\end{itemize}
\newpage
\begin{tikzpicture}
\draw (-6,-12) grid (12, 12);
\end{tikzpicture}
\newpage
{\bf The Shape:} For my shape I chose a plastic square and a third of a circular disk. I extended the card stock outer layer to include the triangle on the left side of the diagram above. I measured the side of the square as well as the radius of the circle to be approximately 10cm. After a bit of thinking, I chose to put the the origin at the lower left corner of the square to be the origin of the coordinate plane.
\bigskip
\begin{tikzpicture}[scale = .75]
\draw[fill = blue!20] (0,0) -- (10,0) -- (10,-10) -- (0, -10) -- cycle;
\draw[fill = red!20] (10,0) arc (0:120:10) -- (0,0) -- cycle;
\draw[fill = gray!20] (-5,8.66)--(0,0)--(0,-10)--cycle;
\draw[very thin, gray!50] (-6,-12) grid (12, 12);
\draw[very thick] (0,0) --(10,0) -- (10,-10) -- (0, -10) -- cycle;
\draw[very thick] (10,0) arc (0:120:10) -- (0,0) -- cycle;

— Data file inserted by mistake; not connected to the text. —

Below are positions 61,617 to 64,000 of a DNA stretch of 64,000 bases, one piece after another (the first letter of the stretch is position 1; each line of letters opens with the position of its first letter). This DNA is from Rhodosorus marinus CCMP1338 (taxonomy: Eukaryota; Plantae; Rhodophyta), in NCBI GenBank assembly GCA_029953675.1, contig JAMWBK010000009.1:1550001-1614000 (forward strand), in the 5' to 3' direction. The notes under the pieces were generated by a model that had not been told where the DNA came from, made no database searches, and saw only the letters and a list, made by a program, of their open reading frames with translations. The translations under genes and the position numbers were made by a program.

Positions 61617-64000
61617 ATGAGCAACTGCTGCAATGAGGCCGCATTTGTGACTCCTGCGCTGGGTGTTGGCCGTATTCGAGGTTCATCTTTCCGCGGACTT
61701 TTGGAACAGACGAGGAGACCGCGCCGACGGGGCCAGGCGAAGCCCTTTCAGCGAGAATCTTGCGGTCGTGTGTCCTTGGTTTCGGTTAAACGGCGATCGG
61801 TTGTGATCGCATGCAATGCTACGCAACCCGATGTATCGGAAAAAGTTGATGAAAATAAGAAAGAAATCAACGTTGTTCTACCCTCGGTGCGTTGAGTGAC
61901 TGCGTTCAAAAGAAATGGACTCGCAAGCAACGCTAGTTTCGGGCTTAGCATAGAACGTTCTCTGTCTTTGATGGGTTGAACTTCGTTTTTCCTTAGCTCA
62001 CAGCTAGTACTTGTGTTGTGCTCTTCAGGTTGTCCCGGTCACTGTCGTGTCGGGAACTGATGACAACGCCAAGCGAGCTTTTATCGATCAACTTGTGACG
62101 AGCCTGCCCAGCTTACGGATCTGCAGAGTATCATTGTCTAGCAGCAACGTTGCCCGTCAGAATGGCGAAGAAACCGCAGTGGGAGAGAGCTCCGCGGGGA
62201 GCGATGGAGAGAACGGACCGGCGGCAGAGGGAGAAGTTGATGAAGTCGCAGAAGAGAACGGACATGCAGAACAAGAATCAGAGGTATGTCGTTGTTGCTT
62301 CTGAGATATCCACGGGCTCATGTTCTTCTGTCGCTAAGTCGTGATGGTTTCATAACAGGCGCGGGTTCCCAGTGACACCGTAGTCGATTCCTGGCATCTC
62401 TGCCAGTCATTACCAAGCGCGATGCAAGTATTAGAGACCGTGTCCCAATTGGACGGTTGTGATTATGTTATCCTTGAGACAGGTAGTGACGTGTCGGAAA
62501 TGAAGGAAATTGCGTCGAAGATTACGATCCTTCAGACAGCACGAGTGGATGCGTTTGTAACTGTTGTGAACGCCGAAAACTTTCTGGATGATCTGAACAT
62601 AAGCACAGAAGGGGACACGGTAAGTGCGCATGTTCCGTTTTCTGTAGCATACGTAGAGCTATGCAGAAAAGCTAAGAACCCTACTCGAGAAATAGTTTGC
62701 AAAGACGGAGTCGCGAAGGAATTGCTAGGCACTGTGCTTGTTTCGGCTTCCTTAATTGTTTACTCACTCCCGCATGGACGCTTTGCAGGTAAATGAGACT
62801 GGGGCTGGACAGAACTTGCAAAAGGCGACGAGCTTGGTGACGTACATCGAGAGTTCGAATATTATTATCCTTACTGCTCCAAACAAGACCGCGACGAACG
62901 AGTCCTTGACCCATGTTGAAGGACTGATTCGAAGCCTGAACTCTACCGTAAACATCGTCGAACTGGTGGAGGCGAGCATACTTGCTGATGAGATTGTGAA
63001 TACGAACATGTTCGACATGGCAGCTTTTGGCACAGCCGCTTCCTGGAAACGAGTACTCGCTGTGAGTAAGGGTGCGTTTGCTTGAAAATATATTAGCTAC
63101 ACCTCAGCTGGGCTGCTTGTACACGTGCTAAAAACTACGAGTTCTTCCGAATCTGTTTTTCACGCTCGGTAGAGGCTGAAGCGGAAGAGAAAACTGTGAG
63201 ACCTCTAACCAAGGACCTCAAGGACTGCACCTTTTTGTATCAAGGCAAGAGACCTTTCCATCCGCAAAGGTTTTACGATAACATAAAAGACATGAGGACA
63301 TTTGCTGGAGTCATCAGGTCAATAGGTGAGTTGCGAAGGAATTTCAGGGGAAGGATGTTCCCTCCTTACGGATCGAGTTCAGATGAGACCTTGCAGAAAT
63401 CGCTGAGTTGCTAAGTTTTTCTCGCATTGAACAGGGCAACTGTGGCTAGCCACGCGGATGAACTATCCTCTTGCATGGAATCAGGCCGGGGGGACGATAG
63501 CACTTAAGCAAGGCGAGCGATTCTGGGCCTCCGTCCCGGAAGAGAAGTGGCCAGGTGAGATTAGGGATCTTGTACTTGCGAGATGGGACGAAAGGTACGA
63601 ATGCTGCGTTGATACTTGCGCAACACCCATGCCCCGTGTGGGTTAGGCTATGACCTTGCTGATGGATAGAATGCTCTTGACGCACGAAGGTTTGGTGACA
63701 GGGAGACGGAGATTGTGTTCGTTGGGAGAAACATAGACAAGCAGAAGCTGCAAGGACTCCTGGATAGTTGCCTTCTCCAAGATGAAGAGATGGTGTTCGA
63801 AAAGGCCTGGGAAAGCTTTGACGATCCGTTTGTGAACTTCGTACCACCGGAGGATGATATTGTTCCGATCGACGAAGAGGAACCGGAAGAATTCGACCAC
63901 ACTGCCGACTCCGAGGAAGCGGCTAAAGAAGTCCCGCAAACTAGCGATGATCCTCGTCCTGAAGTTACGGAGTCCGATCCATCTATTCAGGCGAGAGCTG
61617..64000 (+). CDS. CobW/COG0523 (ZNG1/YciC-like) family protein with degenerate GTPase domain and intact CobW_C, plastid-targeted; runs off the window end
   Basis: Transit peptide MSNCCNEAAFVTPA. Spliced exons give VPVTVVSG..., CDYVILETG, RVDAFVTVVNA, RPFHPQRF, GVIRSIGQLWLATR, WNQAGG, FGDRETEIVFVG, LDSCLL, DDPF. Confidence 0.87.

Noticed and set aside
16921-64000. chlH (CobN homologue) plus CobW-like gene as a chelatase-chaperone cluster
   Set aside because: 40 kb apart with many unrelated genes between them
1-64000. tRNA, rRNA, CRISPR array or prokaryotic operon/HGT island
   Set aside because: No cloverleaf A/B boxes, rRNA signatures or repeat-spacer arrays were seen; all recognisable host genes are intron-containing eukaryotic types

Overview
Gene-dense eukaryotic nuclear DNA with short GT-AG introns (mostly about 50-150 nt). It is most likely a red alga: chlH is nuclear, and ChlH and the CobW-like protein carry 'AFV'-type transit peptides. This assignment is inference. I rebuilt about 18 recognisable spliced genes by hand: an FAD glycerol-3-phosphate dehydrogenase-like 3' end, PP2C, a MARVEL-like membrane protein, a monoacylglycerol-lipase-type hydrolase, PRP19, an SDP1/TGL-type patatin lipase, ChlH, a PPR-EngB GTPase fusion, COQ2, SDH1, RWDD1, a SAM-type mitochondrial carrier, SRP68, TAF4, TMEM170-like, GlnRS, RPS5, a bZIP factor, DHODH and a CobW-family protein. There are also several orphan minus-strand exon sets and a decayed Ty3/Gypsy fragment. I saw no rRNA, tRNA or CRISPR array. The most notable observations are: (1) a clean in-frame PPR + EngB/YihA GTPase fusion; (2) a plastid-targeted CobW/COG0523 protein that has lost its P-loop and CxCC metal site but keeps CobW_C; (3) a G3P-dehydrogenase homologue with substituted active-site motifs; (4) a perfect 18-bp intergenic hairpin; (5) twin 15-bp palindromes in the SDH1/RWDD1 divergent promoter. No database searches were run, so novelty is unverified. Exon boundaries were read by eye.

\draw[very thick] (-5,8.66)--(0,0)--(0,-10)--cycle;
\node at (-1.6666666, -.45) {$\bullet$};
\node[anchor = east] at (-1.6666666, -.45) {$\left(\overline{x}_{\text{tri}}, \overline{y}_{\text{tri}}\right)$};
\node at (5, -5) {$\bullet$};
\node[anchor = south east] at (5, -5) {$\left(\overline{x}_{\text{sq}},\overline{y}_{\text{sq}}\right)$};
\node at (2.76, 4.77) {$\bullet$};
\node[anchor = south east] at (2.76, 4.77) {$\left(\overline{x}_{\text{se}},\overline{y}_{\text{se}}\right)$};
\node at (3.25, -.05) {$\bullet$};
\node[anchor = south east] at (3.25, -.05) {$\left(\overline{x}_{\text{o}},\overline{y}_{\text{o}}\right)$};
\node at (4.25, -2.16) {$\bullet$};
\node[anchor = south east] at (4.25, -2.16) {$\left(\overline{x},\overline{y}\right)$};
\node at (4.24, 4.24) {$\bullet$};
\node[anchor = north west] at (4.24, 4.24) {$(\overline{x}_r, \overline{y}_r)$};
\node at (-1.71, 6.37) {$\bullet$};
\node[anchor = south east] at (-1.71, 6.37) {$(\overline{x}_l, \overline{y}_l)$};
\draw[very thick, -latex] (-6.25, 0) -- (12.35, 0);
\node[anchor = west] at (12.35, 0) {$x$};
\draw[very thick, -latex] (0, -12.25) -- (0, 12.35);
\node[anchor = south] at (0, 12.35) {$y$};